I'm not sure whether this strategy of substitution works in general, and I would appreciate comments of any sort as to why it does or does not.
 betelguese052012-10-12 16:40:12 I thought this problem was super easy. Draw the free-body diagram. There is gravity () pulling on the first block as well as the weight of the second block (also ). Balancing these is upward. Immediately after the string is cut, disappears so so . StrangeQuark
2007-05-17 10:54:01
I have always been bad at dealing with forces. Energy is my thing, so I did this problem using the Lagrangian Formalisium, I find this way I am less likely to drop minus signs or make these kinds of mistakes;

Now recall

thus

 lmontanari2008-09-14 20:50:45 Shouldn't the T term in the Lagrangian be (1/2 m(dq/dx)^2 + 1/2 m(dq/dx)^2). In which case, the solution whould be g, not 2g. I don't think this is the correct value for the energy of this system.
 mohammad.soly2009-09-02 09:56:52 The solution needs a little correction. The upper box is named 1 and the other 2. is free length of spring. I take the zero point of potential at ceiling, so and are negative : L = T - U = since k ( ) = k(delta x) = mg , thus : m and also we have for box 2 : m travis.nicholson
2006-10-27 13:24:38
Try solving the problem like this:

for the lower mass before the string breaks.

Therefore, .

for the upper mass after the spring breaks.

Using the fact that ,

Therefore, the downward acceleration is
 jonny232007-06-14 12:15:18 suka
 jesford2008-04-05 11:46:52 nice! travis.nicholson
2006-10-27 13:16:55
The error in your reasoning occurs in the sentence "But, immediately after the string is cut, the lower mass has 0 acceleration. Thus, ."

You have assumed that the lower mass has a acceleration of zero and concluded that . This assumption is not generally true (if the masses are different), nor, in my opinion, is it intuitively obvious enough (in the case of equal masses) to merely be stated.

However, it can be shown by analysis of in its equilibrium state that , and therefore the lower mass has an acceleration of 0 (but this reasoning cannot go in the other direction). erc
2005-11-10 13:44:38
Could one also do this as follows:

ie gravity acting on masses, neglecting the mass of the spring.

Since the masses are identical, this is just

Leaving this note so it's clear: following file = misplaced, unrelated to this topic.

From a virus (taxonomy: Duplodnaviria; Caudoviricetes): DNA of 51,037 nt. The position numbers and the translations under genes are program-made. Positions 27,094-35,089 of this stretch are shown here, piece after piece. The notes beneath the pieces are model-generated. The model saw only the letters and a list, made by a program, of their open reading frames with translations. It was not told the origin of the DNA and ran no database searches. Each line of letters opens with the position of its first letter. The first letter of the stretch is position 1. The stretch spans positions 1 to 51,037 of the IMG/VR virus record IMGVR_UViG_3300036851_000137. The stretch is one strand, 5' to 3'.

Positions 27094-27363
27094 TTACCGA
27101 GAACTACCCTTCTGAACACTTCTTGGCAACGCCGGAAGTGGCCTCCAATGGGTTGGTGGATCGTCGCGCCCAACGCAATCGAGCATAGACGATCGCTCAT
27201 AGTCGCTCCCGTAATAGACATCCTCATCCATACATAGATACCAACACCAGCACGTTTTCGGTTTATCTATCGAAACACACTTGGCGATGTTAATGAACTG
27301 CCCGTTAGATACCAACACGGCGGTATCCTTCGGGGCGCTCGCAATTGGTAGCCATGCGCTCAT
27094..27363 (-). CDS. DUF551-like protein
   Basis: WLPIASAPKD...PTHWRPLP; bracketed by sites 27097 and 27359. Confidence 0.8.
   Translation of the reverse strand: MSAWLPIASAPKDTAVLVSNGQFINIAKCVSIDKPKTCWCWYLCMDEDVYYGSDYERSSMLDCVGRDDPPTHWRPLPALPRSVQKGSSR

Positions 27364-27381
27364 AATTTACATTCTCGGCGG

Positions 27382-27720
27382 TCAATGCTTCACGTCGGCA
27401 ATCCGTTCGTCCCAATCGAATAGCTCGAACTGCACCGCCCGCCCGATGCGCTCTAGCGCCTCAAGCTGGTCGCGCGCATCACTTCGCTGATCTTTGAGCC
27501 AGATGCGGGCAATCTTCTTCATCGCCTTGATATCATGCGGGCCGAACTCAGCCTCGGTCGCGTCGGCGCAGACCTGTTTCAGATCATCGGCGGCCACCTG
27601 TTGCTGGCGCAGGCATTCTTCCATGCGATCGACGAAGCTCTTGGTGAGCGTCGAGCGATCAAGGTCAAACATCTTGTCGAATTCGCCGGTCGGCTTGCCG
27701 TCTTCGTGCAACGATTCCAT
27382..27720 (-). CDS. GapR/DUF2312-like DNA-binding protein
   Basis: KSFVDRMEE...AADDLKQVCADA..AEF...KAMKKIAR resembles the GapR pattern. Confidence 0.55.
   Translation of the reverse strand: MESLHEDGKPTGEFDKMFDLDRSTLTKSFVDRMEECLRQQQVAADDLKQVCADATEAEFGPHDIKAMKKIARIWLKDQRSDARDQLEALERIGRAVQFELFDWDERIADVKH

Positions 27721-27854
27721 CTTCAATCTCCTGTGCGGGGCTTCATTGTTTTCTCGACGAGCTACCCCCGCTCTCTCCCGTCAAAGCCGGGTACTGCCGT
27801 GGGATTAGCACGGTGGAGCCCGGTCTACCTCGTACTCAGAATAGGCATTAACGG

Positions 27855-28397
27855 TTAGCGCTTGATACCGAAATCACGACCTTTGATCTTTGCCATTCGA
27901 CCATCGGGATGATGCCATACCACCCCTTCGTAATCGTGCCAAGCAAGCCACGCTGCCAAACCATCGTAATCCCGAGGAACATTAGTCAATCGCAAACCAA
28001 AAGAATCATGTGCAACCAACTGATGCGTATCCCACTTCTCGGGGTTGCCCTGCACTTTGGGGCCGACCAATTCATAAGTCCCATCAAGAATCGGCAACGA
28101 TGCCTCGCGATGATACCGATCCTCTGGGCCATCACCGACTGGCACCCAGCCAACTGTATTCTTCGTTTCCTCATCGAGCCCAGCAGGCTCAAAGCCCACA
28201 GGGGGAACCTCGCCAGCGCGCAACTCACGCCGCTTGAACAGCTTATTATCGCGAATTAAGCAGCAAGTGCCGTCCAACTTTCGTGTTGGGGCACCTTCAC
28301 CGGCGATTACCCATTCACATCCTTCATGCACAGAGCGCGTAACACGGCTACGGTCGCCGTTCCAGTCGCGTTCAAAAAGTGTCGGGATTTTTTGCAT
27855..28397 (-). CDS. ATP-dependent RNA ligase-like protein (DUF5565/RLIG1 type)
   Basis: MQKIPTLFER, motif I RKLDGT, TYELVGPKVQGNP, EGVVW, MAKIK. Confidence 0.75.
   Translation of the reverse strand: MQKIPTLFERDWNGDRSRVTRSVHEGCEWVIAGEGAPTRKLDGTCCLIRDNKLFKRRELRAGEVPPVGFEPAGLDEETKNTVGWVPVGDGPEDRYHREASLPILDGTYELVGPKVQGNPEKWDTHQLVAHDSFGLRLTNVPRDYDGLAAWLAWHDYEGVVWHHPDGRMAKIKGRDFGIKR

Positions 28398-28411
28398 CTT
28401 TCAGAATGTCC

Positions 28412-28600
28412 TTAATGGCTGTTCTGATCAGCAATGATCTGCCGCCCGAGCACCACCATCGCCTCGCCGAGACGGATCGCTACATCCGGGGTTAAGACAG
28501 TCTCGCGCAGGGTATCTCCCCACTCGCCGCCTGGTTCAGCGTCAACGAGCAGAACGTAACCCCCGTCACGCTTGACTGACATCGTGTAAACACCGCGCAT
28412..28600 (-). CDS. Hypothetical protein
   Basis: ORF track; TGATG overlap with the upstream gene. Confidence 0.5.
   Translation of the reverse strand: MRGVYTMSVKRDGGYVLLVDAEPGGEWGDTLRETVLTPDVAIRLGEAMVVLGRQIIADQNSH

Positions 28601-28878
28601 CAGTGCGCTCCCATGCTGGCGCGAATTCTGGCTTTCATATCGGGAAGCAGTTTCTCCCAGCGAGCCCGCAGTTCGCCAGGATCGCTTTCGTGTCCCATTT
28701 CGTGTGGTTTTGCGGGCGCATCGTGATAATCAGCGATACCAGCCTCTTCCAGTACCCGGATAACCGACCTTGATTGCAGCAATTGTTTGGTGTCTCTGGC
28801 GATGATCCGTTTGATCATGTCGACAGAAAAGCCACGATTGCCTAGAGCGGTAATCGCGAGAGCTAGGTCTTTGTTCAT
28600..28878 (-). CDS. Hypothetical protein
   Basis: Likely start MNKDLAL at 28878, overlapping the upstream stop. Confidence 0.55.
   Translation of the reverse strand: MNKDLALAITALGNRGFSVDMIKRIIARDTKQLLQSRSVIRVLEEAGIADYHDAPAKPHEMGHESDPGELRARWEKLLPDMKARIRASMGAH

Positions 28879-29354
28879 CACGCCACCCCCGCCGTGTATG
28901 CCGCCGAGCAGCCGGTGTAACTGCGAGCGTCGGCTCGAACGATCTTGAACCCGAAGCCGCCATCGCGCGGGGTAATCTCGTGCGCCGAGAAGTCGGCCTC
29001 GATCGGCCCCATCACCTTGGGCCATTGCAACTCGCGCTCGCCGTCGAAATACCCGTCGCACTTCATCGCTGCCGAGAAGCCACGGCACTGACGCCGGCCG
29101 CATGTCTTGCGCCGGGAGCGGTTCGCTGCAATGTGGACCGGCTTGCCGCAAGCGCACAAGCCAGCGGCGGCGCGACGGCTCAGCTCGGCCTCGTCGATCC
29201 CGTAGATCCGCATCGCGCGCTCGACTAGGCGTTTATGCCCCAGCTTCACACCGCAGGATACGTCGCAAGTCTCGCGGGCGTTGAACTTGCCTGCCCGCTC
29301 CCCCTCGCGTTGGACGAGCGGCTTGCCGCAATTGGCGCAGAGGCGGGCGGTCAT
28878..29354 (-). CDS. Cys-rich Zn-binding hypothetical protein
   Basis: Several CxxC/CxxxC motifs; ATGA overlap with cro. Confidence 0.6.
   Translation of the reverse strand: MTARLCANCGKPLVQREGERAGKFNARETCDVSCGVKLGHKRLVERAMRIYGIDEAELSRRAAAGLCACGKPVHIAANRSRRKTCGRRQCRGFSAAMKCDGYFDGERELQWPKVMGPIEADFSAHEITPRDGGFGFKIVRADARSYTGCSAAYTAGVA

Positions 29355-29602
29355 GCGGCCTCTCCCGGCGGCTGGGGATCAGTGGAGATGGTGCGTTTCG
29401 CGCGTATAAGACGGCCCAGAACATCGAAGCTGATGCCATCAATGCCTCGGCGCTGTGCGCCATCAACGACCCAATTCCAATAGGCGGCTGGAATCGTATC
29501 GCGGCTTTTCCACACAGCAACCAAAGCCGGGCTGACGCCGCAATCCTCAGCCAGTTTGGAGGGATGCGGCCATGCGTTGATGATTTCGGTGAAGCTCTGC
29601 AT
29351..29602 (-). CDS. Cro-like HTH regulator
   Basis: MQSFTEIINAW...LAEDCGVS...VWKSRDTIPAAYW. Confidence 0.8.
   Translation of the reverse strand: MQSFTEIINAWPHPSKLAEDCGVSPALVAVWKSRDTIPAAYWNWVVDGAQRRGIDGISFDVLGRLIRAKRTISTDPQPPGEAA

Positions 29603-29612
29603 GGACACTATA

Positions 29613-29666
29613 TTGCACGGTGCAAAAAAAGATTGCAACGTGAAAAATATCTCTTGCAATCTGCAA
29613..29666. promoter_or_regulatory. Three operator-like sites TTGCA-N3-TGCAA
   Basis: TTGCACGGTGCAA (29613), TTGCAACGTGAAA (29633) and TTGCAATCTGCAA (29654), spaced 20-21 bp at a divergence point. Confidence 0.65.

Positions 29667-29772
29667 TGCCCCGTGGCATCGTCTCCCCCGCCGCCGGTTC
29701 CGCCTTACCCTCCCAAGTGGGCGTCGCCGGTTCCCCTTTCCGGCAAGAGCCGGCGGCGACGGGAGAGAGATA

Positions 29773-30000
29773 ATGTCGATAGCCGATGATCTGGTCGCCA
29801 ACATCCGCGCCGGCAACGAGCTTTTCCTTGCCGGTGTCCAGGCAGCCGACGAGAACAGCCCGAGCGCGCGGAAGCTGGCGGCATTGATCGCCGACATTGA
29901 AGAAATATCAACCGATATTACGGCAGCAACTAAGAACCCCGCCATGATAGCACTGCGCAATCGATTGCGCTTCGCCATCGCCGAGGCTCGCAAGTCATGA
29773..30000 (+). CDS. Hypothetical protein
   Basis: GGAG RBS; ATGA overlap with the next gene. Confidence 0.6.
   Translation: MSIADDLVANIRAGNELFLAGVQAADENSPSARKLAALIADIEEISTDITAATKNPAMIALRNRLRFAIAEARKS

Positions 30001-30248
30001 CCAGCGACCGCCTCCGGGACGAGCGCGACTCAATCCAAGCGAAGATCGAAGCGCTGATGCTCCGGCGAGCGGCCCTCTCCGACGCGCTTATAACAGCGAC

Then the force acting on the top mass is

and this balances the tension, thus

and thus

.
 erc2005-11-10 13:47:28 Ah...sorry that comment came out such a mess... evidently not all latex commands are allowed. \rightarrow should give an "implies" sign. Apologies.
 yosun2005-11-10 14:05:36 erc: all latex commands are allowed (math commands, that is). you just have to properly surround your equations with dollar-signs (one to start it and one to end it) or else the parser gets confused about which equations you want parsed. so all work... among other things. i have manually corrected your post.
 travis.nicholson2006-10-27 13:06:21 When you say "Then the force acting on the top mass is ," I assume that you began this sentence with "Then ..." in order to signify that you are talking about what happens after the string snaps. (My assumption arose from the fact that you have added a non-zero acceleration to your force equation.) However, after the string snaps, it is not true that because there is no tension after the string breaks.
 FatheadVT2010-11-11 17:18:43 Second this solution. It's clear that before cutting the rope, the net downard force on the block is 2mg which is counteracted by T = 2mg. When the tension is removed from the block, the spring continues to pull down so the net downward force is still 2mg and the net force is 2mg. Great solution.      LaTeX syntax supported through dollar sign wrappers $, ex.,$\alpha^2_0$produces . type this... to get...$\int_0^\infty\partial\Rightarrow\ddot{x},\dot{x}\sqrt{z}\langle my \rangle\left( abacadabra \right)_{me}\vec{E}\frac{a}{b}\$